If you have a PC running Windows, check your system specifications, and then check the PC requirements for your chosen game. But given all the variables and complications that go into PC setups (consistently changing hardware requirements for new games, driver updates, etc.), we can’t recommend PC gaming until you get your feet wet otherwise. Consoles are (usually) cheaper than most gaming PCs, and are definitely simpler to use and maintain.

Now we’re going to recommend a few games based off categories of Yee’s motivations. These aren’t all the newest games, but they’re popular, acclaimed titles mostly designed to minimize any prohibitive learning curves.

Games to consider

Social/Community

Video games offer opportunities to make new friends. Contrary to popular stereotypes, many gamer communities are often welcoming and eager to help you ease your way into a game’s systems and rules. We recommend you find a forum or message board (such as Resetera), Facebook Group or Reddit subreddit that focuses entirely on your game of choice. (This advice holds for every category, by the way.)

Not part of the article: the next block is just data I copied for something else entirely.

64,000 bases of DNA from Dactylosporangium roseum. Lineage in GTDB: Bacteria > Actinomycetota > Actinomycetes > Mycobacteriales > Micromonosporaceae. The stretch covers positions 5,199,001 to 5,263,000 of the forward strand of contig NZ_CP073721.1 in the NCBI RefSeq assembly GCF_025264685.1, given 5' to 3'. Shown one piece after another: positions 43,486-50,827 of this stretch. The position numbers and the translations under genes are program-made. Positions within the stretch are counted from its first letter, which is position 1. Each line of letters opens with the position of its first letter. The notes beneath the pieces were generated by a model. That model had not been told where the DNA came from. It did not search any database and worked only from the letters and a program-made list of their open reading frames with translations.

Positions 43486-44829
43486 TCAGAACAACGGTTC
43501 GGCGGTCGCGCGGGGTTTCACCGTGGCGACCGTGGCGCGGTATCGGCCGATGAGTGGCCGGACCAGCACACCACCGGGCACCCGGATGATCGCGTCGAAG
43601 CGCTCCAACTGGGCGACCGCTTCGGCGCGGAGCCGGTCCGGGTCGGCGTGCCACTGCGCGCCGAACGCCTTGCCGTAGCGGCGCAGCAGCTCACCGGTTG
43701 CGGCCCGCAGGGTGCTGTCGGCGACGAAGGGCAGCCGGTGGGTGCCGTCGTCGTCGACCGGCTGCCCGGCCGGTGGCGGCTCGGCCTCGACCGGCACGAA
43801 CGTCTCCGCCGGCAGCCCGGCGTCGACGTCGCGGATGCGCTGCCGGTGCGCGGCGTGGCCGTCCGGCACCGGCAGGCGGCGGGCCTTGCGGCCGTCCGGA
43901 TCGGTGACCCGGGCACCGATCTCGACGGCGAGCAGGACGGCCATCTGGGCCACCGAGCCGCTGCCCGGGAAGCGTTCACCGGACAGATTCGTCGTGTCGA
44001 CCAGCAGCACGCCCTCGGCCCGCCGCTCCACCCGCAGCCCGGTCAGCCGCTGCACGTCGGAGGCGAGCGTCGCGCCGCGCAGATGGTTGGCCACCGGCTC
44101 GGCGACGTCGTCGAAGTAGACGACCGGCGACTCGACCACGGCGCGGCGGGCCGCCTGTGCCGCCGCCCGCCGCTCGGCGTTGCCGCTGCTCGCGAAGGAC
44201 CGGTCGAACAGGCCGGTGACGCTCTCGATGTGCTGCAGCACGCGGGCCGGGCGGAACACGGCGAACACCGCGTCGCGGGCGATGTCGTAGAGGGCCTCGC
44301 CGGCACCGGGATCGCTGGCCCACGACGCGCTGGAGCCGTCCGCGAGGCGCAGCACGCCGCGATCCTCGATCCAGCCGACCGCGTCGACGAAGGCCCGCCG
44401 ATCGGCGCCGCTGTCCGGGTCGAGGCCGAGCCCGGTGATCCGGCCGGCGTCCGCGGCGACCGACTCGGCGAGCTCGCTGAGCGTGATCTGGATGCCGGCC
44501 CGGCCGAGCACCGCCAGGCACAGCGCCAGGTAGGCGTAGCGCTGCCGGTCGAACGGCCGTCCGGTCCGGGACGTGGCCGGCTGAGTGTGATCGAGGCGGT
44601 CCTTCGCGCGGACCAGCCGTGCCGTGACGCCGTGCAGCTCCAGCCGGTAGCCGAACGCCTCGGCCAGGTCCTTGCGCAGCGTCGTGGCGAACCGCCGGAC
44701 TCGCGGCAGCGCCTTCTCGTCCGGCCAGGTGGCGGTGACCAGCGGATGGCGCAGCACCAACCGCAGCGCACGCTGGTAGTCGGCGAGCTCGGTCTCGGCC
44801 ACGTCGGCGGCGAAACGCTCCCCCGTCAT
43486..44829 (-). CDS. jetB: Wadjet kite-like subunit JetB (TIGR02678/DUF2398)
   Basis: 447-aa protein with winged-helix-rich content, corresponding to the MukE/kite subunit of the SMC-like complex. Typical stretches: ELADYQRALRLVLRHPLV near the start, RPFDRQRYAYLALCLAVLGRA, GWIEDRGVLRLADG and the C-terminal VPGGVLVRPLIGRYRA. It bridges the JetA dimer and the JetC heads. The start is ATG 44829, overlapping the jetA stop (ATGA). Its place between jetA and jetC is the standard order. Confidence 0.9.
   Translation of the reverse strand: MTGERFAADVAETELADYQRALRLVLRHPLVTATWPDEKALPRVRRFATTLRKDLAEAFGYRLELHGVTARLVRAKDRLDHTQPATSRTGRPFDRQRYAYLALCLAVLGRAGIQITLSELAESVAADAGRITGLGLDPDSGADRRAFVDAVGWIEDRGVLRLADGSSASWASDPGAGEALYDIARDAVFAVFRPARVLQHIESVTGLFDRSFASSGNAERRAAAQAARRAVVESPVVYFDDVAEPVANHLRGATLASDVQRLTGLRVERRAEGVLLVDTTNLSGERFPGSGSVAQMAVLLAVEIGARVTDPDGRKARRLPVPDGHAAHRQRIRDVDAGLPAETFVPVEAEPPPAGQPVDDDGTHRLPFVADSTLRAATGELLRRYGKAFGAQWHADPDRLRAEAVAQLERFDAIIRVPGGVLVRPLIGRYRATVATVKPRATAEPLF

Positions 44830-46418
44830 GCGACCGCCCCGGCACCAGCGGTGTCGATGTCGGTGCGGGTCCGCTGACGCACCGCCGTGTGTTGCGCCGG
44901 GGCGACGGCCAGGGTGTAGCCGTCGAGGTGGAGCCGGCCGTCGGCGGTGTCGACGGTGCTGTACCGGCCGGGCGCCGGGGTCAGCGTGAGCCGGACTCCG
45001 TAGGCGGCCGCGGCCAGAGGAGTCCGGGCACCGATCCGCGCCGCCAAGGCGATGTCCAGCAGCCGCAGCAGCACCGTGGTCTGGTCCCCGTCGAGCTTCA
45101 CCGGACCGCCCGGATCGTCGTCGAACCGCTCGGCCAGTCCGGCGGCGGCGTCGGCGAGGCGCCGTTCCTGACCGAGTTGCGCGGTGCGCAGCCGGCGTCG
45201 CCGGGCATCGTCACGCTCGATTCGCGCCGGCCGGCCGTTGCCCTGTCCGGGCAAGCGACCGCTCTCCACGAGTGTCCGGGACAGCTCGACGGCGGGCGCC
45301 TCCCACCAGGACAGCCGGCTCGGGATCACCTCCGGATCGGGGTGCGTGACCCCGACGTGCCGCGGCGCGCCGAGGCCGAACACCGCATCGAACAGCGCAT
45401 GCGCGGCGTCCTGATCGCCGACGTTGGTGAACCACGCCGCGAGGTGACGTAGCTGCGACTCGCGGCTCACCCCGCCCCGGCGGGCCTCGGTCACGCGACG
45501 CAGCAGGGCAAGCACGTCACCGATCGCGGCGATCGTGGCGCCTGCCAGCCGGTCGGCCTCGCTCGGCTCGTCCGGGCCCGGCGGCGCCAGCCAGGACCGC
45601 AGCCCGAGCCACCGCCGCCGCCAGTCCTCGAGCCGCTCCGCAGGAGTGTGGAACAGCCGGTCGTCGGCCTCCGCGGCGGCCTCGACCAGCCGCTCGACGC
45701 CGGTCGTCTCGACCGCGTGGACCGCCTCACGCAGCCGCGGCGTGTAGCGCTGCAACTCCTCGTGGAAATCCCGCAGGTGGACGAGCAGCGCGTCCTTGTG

It’s also important to note that most gaming platforms have a voice chat mute function. Each game and console have their own rules, so Google is your best friend in tracking those down. But if you want to keep things quiet and reduce trolling to zero, muting everyone is your best bet.

  • Minecraft (iOS/Android, all consoles, Windows): There’s probably no better “modern game as training wheels.” It’s history’s most popular game for several reasons. It’s incredibly easy to run on any device, including just about any PC. It’s Oregon Trail for the 21st century. And most importantly, it gives new players a low-stakes, low-stress environment to get used to moving in a 3-D space. Once you’re acclimated to Minecraft, you could graduate to other games. Or you could join millions of others on already-created servers to keep playing and find your community.
  • Sky (iOS): Award-winning indie developer thatgamecompany is known for making beloved, easy-to-play games that are meant to stir universal emotions like curiosity and wonder. Sky is an online multiplayer game that enables only encouraging or helpful actions — actions which can be ignored, if you so choose. Cooperative play only makes an easygoing game even easier, which is in itself a reward, if only because it makes it easier to absorb the gorgeous sights and sounds. People of all ages play this, and it’s a great game to share with family. And because it has no enemies, no time limit and no pressure, it’s a great way to get used to 3-D movement.